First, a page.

After making my lists, I found my mission for The Nothing Expert’s new direction. I will write about education and my mission will be to:

  • empathize, entertain, comfort, and occasionally offer an old-timer’s tip.
  • write with seriousness, humor and compassion. I will frequently reread my lists of best, worst and silliest days and remember my feelings.
  • reach you and assure you that “We all went through this, and we survived and thrived!”
  • write as honestly as I can, grateful and mindful of the hand that feeds me my pension as well as the hand that has fought for my rights.
  • connect the trends of today with the trends of when I started…so long ago.

A heads-up before we start—If you expect state-of-the-art info on technology, do not waste your time reading this blog. I miss my chalk, the smell of it, the feel of it, the potential of it.

Conservation of Energy

Hello Folks, any of you who might still be left out there…

You might relate to this block if:

  • You talk to yourself
  • You aspire to be a person who is “organized and gets things done.”

As I was staring at the birds at my feeder this morning and talking to myself, this is what I said:

“Rose,  stop it.  If you use up your eyes on the birds now, your eyes will not work for you when it’s time to write.

Rosie, if you look at the birds and think about them now, you will use up your mind and it won’t work when you are trying to plot out the novel.

Girl, if you work on plotting the novel now, you will surely need a nap. Then you won’t be able to start the new project…the one that was going to make you and the family….lots of money.

Doody Head, if you use your energy to write on your sweet dying blog now, you will not be able to do any of the above—so you might as well go back to bed; remember 40 years of going to work; remember traveling there on snowy, rainy, icy mornings; and then snuggle in and sleep late.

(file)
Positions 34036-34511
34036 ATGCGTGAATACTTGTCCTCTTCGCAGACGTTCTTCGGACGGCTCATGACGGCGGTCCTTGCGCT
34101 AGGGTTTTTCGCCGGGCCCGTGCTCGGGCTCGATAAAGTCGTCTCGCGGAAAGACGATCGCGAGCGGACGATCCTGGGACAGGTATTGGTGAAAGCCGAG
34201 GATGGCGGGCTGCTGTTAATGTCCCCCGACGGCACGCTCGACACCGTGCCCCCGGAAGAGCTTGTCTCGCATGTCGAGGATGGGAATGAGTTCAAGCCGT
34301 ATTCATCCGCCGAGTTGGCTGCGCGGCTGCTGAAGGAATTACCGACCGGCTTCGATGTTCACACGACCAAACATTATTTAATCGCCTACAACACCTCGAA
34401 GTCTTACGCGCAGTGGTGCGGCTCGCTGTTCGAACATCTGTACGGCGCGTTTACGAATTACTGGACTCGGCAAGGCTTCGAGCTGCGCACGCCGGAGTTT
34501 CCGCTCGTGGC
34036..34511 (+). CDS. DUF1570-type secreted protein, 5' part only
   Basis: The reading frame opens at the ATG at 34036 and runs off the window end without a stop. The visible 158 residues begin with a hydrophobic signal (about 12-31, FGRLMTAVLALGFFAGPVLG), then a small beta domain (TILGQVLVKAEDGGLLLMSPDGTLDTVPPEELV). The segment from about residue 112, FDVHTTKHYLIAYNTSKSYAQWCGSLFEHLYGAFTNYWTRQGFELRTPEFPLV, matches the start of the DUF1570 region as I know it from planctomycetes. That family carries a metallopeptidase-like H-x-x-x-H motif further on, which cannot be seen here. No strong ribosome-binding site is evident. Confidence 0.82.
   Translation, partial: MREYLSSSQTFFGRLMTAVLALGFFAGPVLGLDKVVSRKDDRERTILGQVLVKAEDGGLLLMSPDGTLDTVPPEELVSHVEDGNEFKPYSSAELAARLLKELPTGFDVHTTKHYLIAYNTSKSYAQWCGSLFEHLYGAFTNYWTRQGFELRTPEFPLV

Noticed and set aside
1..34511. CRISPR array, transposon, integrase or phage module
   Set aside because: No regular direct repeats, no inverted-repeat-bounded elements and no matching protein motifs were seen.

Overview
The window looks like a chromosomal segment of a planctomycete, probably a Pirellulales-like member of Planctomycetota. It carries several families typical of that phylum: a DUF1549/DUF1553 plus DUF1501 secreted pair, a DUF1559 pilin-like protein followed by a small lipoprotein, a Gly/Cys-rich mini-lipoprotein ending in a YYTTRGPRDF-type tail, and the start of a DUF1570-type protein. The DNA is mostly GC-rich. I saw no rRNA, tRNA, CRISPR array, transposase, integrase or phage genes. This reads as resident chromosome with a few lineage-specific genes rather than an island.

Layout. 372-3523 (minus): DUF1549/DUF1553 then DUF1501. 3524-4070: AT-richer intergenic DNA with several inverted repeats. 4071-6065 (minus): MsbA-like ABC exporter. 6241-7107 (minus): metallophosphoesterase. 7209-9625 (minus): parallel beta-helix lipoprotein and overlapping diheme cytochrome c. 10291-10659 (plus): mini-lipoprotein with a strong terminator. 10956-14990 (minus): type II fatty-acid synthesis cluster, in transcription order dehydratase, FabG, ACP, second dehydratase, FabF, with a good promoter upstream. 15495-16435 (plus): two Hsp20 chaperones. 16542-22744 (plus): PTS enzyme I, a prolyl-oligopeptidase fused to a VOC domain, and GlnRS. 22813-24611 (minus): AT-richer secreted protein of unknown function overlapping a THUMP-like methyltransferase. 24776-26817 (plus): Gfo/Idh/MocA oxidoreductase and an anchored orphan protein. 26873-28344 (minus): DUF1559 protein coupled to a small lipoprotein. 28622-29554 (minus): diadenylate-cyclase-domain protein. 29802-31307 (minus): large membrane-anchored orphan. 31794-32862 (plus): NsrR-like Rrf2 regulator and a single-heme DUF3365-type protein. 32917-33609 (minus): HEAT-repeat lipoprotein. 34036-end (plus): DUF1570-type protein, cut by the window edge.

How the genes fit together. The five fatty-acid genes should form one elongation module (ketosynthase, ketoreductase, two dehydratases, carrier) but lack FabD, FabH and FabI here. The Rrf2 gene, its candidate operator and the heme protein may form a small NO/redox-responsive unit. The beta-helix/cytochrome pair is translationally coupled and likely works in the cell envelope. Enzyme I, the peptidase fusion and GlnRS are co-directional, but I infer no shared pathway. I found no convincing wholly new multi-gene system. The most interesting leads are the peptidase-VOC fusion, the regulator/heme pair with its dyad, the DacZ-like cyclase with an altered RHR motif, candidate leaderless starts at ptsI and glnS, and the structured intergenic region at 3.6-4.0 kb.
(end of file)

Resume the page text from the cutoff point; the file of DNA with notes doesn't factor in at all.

Nighty night.”

Gephyrophobics! Let’s Unite!

Photo Credit: danmachold via Compfight cc

Photo Credit: danmachold via Compfight cc

My name is Rose, and I am a gephyrophobic,  a person who is afraid to drive over bridges.

(Welcome Rose.)

I am worried that the New NYBridge being built in New York to replace my beloved (barf) Tappan Zee Bridge will make me go nuts. I want to connect with others out there who also freak out when driving on a high road, up in the air, over water, without nets. We need representation.

If nothing is done to assuage our fears, when the New NYBridge is finished in 2018, those of us oppressed with panic attacks, may be forced to stay on one side of the Hudson for the rest of our lives!

From my side on the west, Rockland County, I might never be able to drive east to Westchester County and its pricey malls and restaurants. My bridge-fearing friends from Westchester may never come to visit us poor folks in Rockland County, which many Westchester people feel is a vast wilderness, close to the Adirondacks.

I’m suggesting we, gephyrophobics, form a task force designed to address our concerns. First thing I’d suggest is that we change our name to Brobics (bridge+phobics). Catchy, don’t you think?  I have tried to network with Important Bridge People (IBP) so that when they hear the chilling words, “Rosie and The Brobics are coming,” they will quake with fear. Knowing that we have the power to deliver hoards of Brobics for protests, boycotts, and basic acts of civil disobedience, they will immediately address our concerns.

For starters, Important Bridge People, as you convene your task force to listen to our concerns, it would be nice if you could set up that “drive-over” service. That way Brobics from both sides of the Hudson can meet as one group, on terra firma.

Thank you. Fellow Brobics out there, we need to get together and form a slogan and mission statement. All ideas are welcome.

Night Terrors in the Bedroom